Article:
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PAGATIA DO NOT MEAN VOLANT ANCESTRY
Keeping up with the promise about becoming more involved on the list
(its not that I didn't have time, its the stupid extinction and brooding
threads) here's my POV on pagatia and their evolution.
There are few osteological correlates for pagatia, they really don't
leave any signs. So far, the earliest evidence for a pagatium (in the
dino/bird lineage) is the Early Cret. enantiornithine? _Noguerornis_ and
(possibly) in _Confuciusornis_, but not in _Archaeopteryx_. As far as I
can tell, _Caudipteryx_ and _Protarchaeopteryx_ both lack a pagatium.
The arm posture found in _Oviraptor_ and all other maniraptoriforms
including birds is not really indicative of a pagatium. Most others,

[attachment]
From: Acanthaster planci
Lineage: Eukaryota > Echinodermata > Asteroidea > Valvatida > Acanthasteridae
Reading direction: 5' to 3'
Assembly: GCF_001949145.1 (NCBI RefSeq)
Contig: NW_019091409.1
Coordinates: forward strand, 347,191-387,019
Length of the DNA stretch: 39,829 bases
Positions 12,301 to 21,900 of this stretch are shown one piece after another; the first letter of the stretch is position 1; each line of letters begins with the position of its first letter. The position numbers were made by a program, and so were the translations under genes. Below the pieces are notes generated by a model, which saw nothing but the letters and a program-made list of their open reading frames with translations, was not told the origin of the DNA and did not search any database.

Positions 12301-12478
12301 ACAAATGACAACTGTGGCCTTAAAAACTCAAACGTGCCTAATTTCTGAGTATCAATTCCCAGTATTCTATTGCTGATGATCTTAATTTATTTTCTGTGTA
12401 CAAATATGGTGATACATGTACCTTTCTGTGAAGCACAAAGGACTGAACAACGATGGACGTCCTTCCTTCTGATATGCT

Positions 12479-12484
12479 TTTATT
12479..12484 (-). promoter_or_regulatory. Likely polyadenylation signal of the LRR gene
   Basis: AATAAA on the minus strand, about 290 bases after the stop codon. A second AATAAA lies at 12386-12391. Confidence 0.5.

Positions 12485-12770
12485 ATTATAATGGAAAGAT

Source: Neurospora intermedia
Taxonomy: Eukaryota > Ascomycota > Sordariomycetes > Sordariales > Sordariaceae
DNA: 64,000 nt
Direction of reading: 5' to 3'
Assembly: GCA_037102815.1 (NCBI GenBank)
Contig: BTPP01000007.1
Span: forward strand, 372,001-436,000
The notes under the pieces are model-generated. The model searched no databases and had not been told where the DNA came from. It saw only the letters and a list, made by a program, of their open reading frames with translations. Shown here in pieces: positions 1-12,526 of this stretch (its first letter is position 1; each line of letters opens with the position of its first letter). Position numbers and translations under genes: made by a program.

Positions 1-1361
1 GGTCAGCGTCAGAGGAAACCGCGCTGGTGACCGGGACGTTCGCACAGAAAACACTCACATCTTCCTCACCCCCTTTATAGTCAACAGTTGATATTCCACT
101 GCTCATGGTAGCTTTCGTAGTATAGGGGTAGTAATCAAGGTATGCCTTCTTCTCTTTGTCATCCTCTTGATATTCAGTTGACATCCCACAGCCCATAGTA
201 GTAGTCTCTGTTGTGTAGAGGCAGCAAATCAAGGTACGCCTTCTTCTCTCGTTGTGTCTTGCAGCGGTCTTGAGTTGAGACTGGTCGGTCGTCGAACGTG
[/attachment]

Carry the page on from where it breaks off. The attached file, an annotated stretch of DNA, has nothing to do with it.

most notably Larry Martin have argued that the arm "folding" in birds
(and by extension dinosaurs) evolved to pack the wing feathers against
the body in a compact structure. This motion is by itself a step from
the flight stroke or other forelimb motions. So really, the evidence
points more towards some large forelimb feathers in maniraptoriforms.
Anyway, even if pagatia are present, they do not mean volant ancestry,
more likely a gliding ancestry.
FORELIMB FEATHERS DO NO MEAN VOLANT ANCESTRY EITHER
Let me reiterate; PHYLOGENY MUST PROVE SECONDARY FLIGHTLESSNESS, NOT
BIOMECHANICS, GUESSWORK OR ANYTHING ELSE.
Within the animal world "flight" features have not always meant "descend
from a volant ancestor". Read some Rayner and the refs within his
papers, maybe some Scholey too; gliding and climbing animals show many
"flight" features that cannot be seperated from true flight features in
true volant animals. And sometimes the converse is true.
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